I’ve lived in a small town in the North Eastern states my whole life. It’s a small town, really really small. So I’ve never had any friends here because I’m weird. I don’t play well with others or whatever. Even so, I don’t live with my parents. I moved out at eighteen. I rent an apartment and work two jobs to pass the time, one as a cashier at the only grocery store in town and I work weekends at the gas station. My apartment doesn’t allow pets. I’m always alone. I mean, I was always alone until I met the dog-boy.

It was September. I was walking home from my job at the gas station. It was late, nearly midnight. It was raining and the rain was freezing cold. I was walking down a street where all of the houses look abandoned. They aren’t pretty, decaying Victorian ghost homes. They’re small, four room buildings standing crooked in yards full of rusted cars and washing machines. I don’t walk along next to them. I walk on the other side of the street. On my side of the street I saw a dog crouching under a broken street-lamp. It was kind of far away, but it seemed large. It had a long chain hanging from its collar. It must have escaped from one of the houses. I didn’t feel afraid of the dog. My parents both love dogs and take in every stray they find. So I approached it, intending to take it to my parents despite the fact that it likely belonged to someone else. But as I drew closer, I realized it wasn’t a dog at all. It was a teenage boy, probably around my age. His hair was long and hid his face.

Unsure of what to do, I acted on instinct. I crouched down and held out my hand coaxingly.

“Here, puppy!” I said, in as friendly a tone I could manage. “Come here!”

The boy crept closer to me, his hair still covering his face.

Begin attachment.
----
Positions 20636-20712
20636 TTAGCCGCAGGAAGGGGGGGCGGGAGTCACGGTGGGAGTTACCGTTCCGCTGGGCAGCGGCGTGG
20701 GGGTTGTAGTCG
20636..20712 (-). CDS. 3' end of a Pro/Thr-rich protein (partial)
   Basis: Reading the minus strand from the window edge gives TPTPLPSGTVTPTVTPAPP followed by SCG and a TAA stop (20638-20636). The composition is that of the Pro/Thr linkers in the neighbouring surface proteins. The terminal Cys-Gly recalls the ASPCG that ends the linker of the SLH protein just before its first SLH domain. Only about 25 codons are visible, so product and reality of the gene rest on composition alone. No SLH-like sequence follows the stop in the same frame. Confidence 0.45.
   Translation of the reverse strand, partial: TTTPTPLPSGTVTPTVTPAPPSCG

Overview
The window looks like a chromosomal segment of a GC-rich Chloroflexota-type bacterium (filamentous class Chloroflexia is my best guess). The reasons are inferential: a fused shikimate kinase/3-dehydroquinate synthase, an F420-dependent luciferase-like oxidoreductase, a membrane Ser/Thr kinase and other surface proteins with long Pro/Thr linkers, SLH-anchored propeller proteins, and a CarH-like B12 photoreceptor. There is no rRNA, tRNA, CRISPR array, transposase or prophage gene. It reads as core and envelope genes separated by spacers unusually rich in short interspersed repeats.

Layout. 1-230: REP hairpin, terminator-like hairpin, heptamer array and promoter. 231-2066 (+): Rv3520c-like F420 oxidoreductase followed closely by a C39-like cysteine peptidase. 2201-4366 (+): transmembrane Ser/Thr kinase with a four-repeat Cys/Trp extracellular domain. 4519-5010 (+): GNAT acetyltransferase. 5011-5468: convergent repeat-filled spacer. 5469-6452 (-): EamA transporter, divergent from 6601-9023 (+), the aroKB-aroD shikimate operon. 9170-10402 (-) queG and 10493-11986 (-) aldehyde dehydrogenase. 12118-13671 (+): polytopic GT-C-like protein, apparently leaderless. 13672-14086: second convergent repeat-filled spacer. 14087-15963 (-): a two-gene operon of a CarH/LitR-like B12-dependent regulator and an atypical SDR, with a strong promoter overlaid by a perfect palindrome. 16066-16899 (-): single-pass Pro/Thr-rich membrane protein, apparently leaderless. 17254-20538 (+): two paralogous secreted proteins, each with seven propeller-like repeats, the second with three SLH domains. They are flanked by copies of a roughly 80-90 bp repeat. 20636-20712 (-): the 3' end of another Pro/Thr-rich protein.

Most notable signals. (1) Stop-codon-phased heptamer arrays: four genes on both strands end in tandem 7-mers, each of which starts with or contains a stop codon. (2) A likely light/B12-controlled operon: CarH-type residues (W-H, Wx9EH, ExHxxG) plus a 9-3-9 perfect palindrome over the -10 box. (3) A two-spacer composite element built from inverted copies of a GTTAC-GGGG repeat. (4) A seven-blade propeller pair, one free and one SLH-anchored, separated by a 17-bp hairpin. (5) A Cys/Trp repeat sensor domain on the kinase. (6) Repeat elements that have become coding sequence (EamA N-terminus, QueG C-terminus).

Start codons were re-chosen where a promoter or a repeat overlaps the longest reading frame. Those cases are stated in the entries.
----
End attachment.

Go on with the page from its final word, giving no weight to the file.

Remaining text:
“Good doggy,” I said. “Do you want to come home with me?”

Then, he stood up like a human instead of a dog. I felt suddenly afraid. He pulled a few strands of hair from his head, and tied them around my thumb.

“Ask your mother if I you can come over to play,” he said.

His voice was like that of a five or six year old child. He then made a high-pitched, whining sound, like a puppy that’s been kicked and loped across the street on all fours. I looked at the three strands of black hair that had been tied in a bow around my thumb. It’s strange to say, but I felt like I was in love with him. Instead of going home, I went to my parent’s house. He had mentioned that I should “ask my mother,” so perhaps she could tell me something about him. My parent’s, like most people who lived there, knew everyone in town. I did not. I had purposefully separated myself from those around me.

It was a long walk. I was soaking wet from the rain. My parents were accustomed to my sudden appearances, and did not greet me when I entered their home. I walked up to my mother and held out my hand to her, showing her the strands of hair tied around my thumb.

“Is there a dog-boy who lives in this town?” I asked.

She looked up at me with a spark of devilish curiosity in her eyes.

“I have heard that there is a family, I see them often at church, which has a child no one ever sees. Some people say that they have seen a dog-like boy steal chickens from their coops and eat them raw. Many think that the dog-boy is their child… But who really knows?”

My mother stood up and took off my rain drenched clothes. I did not try to resist. I saw her smiling at my obvious discomfort and fear. She shooed my father away and told me to lie down on the couch. I was naked and shivering. She handed me a mug of warm milk and watched as I drank it all. Then, she covered me with a white sheet and I fell asleep.

The next time I saw the dog-boy, it was on Sunday, at church. I do not usually go, but my mother had told me that the family’s other child had begun to attend with them. At first I did not recognize him, as I had never actually seen his face before. In church, he turned and looked at me. Then, he went to the back of the church, and beckoned to me. My mother stood beside me. I heard her whispering disapproving things under her breath. Then, she looked at me and said loudly,

“Well, then. You had better go to him, hadn’t you?”

My father shushed her. He was embarrassed by the people who had turned to look at us. I followed the boy to the back of the church, and then followed him outside. I cringed as the church door squeaked loudly, announcing our departure.